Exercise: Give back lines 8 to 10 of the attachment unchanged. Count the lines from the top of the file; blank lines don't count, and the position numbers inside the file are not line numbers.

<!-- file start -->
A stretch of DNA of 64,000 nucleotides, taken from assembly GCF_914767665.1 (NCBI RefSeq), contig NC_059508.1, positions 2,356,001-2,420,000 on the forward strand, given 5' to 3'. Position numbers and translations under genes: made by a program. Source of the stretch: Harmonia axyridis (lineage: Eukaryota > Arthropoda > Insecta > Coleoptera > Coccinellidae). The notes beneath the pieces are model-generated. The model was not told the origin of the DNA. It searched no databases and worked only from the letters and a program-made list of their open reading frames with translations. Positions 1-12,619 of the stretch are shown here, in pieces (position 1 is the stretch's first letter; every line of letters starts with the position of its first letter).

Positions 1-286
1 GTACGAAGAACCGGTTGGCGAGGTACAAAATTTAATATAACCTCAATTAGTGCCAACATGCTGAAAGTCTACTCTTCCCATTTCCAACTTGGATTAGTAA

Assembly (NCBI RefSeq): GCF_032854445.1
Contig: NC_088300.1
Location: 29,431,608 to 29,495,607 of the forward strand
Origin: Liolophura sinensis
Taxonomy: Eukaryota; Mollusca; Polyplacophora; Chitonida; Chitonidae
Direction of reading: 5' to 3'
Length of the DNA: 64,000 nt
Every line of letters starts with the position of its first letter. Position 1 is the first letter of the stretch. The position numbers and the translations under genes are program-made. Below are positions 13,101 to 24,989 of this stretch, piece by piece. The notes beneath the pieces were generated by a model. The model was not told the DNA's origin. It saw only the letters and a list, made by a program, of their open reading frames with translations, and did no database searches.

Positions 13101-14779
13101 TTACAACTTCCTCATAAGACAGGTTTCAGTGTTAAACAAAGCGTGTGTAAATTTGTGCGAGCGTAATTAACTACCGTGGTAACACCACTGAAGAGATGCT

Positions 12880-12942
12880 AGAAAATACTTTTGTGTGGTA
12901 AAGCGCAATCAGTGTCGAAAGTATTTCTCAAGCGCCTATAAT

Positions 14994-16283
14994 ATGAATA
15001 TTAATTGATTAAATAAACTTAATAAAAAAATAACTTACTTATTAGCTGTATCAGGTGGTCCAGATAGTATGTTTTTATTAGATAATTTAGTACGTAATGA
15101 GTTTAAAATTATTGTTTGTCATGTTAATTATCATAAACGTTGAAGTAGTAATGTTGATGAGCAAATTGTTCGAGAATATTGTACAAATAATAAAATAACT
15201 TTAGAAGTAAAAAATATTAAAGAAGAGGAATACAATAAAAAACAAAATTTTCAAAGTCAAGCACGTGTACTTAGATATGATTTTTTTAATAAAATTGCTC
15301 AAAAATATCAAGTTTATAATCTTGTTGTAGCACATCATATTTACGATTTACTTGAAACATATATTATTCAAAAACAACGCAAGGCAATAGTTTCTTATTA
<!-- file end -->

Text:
Taxonomy: Eukaryota; Mollusca; Polyplacophora; Chitonida; Chitonidae
Direction of reading: 5' to 3'
Length of the DNA: 64,000 nt